Multilevel stakeholder influence mapping in climate change adaptation regimes
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Sova C, Helfgott A, Chaudhury A. 2013. Multilevel stakeholder influence mapping in climate change adaptation regimes. Working Paper No. 46. Copenhagen, Denmark: CGIAR Research Program on Climate Change, Agriculture and Food Security (CCAFS).
Permanent link to this item: http://hdl.handle.net/10568/33568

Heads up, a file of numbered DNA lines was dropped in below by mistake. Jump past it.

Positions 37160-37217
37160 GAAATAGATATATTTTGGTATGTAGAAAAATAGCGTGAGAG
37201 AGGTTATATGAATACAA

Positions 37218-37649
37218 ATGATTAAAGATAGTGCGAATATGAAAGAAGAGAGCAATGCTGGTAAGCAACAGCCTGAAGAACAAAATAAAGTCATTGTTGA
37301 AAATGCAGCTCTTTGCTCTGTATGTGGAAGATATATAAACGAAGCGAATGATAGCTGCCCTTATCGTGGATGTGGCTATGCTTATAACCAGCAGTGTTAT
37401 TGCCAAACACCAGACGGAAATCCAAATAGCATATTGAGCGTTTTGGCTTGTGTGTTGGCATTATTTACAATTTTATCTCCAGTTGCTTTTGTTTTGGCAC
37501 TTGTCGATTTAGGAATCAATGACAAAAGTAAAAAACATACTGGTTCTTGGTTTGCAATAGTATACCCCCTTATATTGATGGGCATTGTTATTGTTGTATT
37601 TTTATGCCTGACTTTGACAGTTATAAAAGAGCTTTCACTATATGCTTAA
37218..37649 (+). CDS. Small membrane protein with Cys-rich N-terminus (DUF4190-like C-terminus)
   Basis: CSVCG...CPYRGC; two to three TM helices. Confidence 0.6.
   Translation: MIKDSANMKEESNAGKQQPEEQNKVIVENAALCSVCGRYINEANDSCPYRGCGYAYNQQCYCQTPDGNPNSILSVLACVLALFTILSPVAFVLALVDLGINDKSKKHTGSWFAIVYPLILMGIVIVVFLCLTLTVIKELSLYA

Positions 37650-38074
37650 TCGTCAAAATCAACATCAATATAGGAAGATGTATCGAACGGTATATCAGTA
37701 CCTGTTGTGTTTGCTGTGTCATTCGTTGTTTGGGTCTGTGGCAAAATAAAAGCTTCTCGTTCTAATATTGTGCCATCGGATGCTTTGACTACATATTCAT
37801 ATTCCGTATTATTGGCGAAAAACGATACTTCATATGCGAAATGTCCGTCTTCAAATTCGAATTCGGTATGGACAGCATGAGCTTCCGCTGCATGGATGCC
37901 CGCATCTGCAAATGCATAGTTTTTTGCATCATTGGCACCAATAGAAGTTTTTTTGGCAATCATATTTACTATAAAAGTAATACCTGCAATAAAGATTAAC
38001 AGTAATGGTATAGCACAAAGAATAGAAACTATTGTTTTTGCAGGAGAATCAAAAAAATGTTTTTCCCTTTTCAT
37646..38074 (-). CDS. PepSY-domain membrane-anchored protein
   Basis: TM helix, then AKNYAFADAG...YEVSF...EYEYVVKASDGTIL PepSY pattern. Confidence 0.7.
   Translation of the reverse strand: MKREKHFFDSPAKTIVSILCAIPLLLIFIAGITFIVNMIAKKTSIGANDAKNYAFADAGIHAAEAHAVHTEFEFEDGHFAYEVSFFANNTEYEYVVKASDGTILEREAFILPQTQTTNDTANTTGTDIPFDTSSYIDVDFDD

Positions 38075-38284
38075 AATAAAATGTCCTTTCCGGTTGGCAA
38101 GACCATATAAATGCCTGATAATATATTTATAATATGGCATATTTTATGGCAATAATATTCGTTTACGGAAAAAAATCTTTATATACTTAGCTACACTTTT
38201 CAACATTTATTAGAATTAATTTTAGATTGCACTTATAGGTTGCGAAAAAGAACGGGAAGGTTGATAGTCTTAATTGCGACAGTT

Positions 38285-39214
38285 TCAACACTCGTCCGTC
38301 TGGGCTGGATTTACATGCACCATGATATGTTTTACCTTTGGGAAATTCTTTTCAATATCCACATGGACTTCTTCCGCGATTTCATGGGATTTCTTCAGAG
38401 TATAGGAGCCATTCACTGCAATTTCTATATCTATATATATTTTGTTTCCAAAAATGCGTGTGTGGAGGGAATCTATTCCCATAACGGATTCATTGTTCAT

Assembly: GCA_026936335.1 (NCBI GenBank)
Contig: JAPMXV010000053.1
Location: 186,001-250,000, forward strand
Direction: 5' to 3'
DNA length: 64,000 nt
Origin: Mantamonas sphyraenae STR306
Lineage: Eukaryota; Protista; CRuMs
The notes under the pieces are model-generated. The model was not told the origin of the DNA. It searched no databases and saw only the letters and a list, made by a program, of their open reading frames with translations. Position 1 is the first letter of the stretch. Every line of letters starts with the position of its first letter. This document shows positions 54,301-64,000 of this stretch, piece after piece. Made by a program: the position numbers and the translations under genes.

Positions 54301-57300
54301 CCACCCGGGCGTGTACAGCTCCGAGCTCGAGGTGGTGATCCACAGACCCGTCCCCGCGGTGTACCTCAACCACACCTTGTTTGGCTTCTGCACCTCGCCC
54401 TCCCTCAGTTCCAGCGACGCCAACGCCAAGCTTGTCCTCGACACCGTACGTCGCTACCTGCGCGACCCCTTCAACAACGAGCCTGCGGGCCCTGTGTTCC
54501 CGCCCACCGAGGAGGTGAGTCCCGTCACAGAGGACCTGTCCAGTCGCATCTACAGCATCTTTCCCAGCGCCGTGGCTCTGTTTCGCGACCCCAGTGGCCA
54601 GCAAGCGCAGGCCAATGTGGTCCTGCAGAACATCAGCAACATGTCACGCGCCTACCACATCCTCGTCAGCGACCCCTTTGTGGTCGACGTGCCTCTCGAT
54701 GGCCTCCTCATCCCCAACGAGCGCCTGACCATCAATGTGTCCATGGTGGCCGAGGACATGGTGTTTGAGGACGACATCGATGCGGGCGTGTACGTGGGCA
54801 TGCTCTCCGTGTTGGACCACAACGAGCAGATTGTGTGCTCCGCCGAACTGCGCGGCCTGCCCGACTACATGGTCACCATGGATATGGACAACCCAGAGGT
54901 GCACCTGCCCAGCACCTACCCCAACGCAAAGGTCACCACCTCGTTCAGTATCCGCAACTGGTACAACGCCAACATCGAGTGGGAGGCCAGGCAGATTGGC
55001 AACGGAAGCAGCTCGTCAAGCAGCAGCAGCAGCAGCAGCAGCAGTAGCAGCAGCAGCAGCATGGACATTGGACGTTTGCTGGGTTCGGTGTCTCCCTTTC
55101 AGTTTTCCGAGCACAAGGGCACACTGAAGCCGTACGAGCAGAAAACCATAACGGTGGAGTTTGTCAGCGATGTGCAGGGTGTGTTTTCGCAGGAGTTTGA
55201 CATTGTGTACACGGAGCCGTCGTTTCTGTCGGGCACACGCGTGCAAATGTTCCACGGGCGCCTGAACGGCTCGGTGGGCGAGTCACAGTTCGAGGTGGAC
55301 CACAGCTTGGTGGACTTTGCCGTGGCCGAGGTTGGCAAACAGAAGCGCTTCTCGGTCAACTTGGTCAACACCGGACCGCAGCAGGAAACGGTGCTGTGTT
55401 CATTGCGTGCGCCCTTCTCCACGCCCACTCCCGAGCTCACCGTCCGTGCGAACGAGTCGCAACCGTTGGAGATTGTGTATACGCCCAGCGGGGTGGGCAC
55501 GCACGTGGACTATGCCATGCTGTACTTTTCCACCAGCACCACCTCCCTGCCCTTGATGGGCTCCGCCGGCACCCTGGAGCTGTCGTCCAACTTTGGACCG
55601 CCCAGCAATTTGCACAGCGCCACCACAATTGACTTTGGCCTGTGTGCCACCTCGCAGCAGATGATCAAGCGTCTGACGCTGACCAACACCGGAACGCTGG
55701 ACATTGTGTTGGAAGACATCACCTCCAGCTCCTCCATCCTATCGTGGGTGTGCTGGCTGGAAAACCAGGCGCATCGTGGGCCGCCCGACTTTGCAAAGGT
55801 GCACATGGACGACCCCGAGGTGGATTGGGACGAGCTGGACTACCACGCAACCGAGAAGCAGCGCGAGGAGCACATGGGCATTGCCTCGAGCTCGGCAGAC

The extent to which any policy, planning, or funding frameworks aimed at supporting climate change adaptation contribute to improved adaptive capacity of smallholder farmers is strongly affected by the power/influence dynamics between actors within those regimes. Power and influence studies have renewed relevance due to the current proliferation of adaptation initiatives. As these initiatives evolve, they bring up questions of equity, justice, and fairness surrounding the origins and distribution of adaptation resources. In doing so, they have shed light on persistent inequalities in status quo development regimes and asymmetrical power balances between stakeholders. To avoid exacerbating inequalities that contribute to conflict, perpetuate cycles of poverty, and prevent much needed resources from reaching vulnerable communities, it is essential that practitioners seek to make power/influence relationships transparent within any given adaptation regime. Exposing and characterizing these relationships is complex, sensitive, and involves multiple perspectives. This paper introduces the Multilevel Stakeholder Influence Mapping (MSIM) tool, which aims to assist analysts in the study of power dynamics across levels within climate adaptation regimes. The tool is adapted from the Stakeholder Influence-Mapping tool (2005) of the International Institute for Environment and Development (IIED). MSIM is a simple visual tool to examine and display the relative power/influence that different individuals and groups have over a focal issue—in this case, climate change adaptation of smallholder farmers. The tool can be applied individually or in groups, as often as desired, to capture multiple perspectives and also to act as an intermediary object facilitating expression of sensitive information. The multilevel adapted version of the tool was trialed with a cross-section of actors in Nepal’s agricultural climate change adaptation regime. The results of this pilot, the tool use guidelines, and triangulation with supporting methods, as well as forward-looking applications in climate adaptation are provided herein.